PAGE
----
2. Digital Listening
    Digital listening techniques can be used to track thousands of industry, buyer, and competitor conversations to surface newsworthy, real-time insights as well as past historical data. Ask yourself “Do you have the eyes and ears out there to really understand what buyers, partners and influencers are saying (daily, weekly, monthly) to craft messaging?” What’s in plain sight is sometimes overlooked. Many people underestimate the value of social data and it’s actionability, but every second 60,532 GB of internet traffic is taking place. As a strong case for digital monitoring, a leading tech client of ours in the document management space was looking to uncover potential new business opportunities. Through in-depth digital listening on their keywords, competitors, and buyers, it was discovered that law firms and legal offices were seeking to use new technologies as a means of reducing filing and document management requirements of their staff so they could instead focus on client-billable hours. Here, a new target audience was identified (law firms) and a messaging course of action could be built.

Read more about how Digital Listening can ID vertical opportunities. Click here >

Step 3: Develop the Messaging and Personas

In this phase, we aggregate insights to build the messaging framework and define the personas.

  1. Develop Foundational Messaging Framework
    Start by developing a messaging framework structure. A typical messaging framework will consist of an overarching Umbrella Message, 3-5 core messaging themes called Pillar Messages and supporting statements accompanied by proof points/evidence. Consolidate your market research insights to understand the most important features and value props in building your messaging framework. What is the highest ranking product feature or benefit? What differentiators set you apart from competitors that were surfaced in the competitive scan? What details were repeated time and time again across one-on-one interviews?
  2. Refine Messaging Framework by Persona
    Once you have a foundational Messaging Framework, it’s time to refine your messaging based on the unique needs and pain points found for each persona. Document key persona characteristics including how different personas adopt, use, purchase and/or manage the product, and their key needs and pain points. For instance, one of your pillars may be more relevant to an IT buyer and in turn, may need additional supporting messages to address their specific needs. This may also be the priority pillar to lead with when developing IT-focused content or collateral. Technology features and benefit preferences will vary by use case and the benefits that are “must have” will be different for each persona.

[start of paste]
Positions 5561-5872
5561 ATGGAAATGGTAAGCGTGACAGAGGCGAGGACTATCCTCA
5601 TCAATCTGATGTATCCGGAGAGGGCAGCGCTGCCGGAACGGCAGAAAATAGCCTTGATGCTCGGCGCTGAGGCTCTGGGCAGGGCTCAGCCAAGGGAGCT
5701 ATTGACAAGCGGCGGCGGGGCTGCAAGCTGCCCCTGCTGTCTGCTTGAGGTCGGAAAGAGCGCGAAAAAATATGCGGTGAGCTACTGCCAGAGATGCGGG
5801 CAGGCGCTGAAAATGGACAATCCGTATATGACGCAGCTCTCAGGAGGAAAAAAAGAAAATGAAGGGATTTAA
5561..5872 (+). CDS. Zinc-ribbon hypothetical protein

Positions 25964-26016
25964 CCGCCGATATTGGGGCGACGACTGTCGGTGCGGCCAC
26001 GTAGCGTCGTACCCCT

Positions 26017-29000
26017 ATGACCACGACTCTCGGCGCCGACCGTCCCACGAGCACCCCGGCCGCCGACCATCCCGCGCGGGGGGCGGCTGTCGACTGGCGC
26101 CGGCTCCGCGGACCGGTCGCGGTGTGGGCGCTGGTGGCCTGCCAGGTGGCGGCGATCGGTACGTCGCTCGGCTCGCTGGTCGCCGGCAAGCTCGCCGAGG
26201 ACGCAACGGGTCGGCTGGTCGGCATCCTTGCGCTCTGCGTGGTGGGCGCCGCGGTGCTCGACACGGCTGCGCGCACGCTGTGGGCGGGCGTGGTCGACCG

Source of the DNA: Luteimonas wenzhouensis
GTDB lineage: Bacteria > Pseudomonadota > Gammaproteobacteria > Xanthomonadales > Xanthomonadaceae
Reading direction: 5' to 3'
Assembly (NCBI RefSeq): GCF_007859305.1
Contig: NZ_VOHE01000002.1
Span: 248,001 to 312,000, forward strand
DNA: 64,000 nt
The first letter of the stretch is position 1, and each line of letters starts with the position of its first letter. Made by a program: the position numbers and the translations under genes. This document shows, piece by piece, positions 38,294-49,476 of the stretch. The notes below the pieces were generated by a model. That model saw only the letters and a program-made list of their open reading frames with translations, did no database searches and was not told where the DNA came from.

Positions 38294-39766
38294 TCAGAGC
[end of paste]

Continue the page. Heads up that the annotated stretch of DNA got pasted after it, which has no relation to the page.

Example: Let’s say I’m a provider of a cloudbased web-conferencing solution (to the likes of WebEx or GoToMeeting). In gathering and analyzing the results from my online survey and more, I could dissect the data and rank features by buyer type to understand must-have buying considerations.

Survey Q13. Thinking about all the cloudbased web-conferencing options available, what are the most important features to you? In other words, what are your MUST-HAVES? Rank your top three.

Overarching Messaging Takeaways:

– Mobile device accessibility is a priority for all personas

Persona-Based Messaging Takeaways:

– Emphasize cost effectiveness and simplicity when speaking to executive leadership
– Highlight file storage and sharing in conjunction with security to IT professionals

 Now that you have consolidated insights and understand which messaging resonates at all levels, in Part 2 of this blog will discuss making the messaging actionable. First, validate your results and reviewing with stakeholders to ensure organizational wide buy-in. And secondly, turn your architecture into useful battlecards and cheat sheets – i.e., “If I am speaking to persona A, here are exactly the words and phrases I need to say to show we convey their need.” Oftentimes a messaging framework is built simply as an encyclopedia of findings rather than a playbook for sales and marketing action. The goal should be to put all messaging into activation – in your website, marketing collateral, sales messaging, and speaker notes. Your framework should act as a guide for all go-to-market activities. Stay tuned to Part 2 of this blog as we cover:

  • Phase 4: Validation

    Interview external customers to test messaging and positioning framework, identify key areas of strength and weakness.

  • Phase 5: Activating the Output

    Build a playbook of conversation and market-ready copy.

  • Phase 6: Launch/Measurement

    Measure ongoing trends and reaction to messaging, quantify results (sales talk time, lift, average deals size) and continuously optimize in-market.